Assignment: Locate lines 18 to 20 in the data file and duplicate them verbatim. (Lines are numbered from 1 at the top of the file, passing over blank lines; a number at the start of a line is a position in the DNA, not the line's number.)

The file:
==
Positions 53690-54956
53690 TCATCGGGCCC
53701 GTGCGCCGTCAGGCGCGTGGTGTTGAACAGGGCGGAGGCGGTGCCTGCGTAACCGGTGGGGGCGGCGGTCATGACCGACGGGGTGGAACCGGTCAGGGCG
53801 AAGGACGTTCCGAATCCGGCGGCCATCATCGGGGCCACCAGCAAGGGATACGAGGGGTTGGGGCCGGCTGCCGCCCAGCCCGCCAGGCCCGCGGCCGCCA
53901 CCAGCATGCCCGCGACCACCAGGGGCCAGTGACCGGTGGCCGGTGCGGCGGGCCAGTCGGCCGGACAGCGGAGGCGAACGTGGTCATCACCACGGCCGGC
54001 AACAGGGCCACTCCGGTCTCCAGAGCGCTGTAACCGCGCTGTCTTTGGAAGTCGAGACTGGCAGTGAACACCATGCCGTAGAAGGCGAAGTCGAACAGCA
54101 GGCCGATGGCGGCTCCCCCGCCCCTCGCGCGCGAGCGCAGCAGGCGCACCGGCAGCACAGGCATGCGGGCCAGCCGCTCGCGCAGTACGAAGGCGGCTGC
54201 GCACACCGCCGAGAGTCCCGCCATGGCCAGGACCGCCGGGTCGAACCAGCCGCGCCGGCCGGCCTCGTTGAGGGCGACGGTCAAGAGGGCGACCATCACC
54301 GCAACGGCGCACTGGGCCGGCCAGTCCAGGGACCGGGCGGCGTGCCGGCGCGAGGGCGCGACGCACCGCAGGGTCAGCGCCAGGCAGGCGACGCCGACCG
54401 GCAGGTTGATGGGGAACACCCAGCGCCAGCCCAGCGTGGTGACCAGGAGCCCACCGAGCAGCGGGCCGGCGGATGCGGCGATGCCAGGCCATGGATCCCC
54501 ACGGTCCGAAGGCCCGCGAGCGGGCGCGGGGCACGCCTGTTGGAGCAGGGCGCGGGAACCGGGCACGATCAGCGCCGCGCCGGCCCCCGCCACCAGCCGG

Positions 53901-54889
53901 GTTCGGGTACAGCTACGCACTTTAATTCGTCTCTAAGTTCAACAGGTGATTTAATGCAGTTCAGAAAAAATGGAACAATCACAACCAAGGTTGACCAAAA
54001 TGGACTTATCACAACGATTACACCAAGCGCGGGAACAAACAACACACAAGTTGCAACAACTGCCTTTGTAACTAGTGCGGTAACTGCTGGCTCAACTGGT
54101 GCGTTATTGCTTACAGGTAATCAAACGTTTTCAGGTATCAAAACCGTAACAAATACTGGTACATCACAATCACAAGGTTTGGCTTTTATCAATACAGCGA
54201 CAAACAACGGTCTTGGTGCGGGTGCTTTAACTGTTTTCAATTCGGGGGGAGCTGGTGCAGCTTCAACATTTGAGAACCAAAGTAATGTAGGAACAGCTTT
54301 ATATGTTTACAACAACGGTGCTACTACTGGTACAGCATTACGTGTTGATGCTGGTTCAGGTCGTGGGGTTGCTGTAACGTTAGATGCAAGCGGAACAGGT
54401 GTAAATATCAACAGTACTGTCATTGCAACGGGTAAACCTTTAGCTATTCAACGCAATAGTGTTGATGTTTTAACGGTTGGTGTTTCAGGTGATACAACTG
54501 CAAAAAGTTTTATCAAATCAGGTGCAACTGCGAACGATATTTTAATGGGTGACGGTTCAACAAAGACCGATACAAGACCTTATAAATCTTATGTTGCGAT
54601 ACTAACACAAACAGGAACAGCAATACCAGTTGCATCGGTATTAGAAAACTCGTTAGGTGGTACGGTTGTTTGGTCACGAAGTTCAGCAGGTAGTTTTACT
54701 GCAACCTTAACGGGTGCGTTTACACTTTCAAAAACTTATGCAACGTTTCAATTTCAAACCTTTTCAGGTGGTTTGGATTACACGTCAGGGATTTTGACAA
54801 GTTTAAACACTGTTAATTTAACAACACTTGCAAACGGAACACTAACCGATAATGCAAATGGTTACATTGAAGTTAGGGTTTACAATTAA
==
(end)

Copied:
54401 GTAAATATCAACAGTACTGTCATTGCAACGGGTAAACCTTTAGCTATTCAACGCAATAGTGTTGATGTTTTAACGGTTGGTGTTTCAGGTGATACAACTG
54501 CAAAAAGTTTTATCAAATCAGGTGCAACTGCGAACGATATTTTAATGGGTGACGGTTCAACAAAGACCGATACAAGACCTTATAAATCTTATGTTGCGAT
54601 ACTAACACAAACAGGAACAGCAATACCAGTTGCATCGGTATTAGAAAACTCGTTAGGTGGTACGGTTGTTTGGTCACGAAGTTCAGCAGGTAGTTTTACT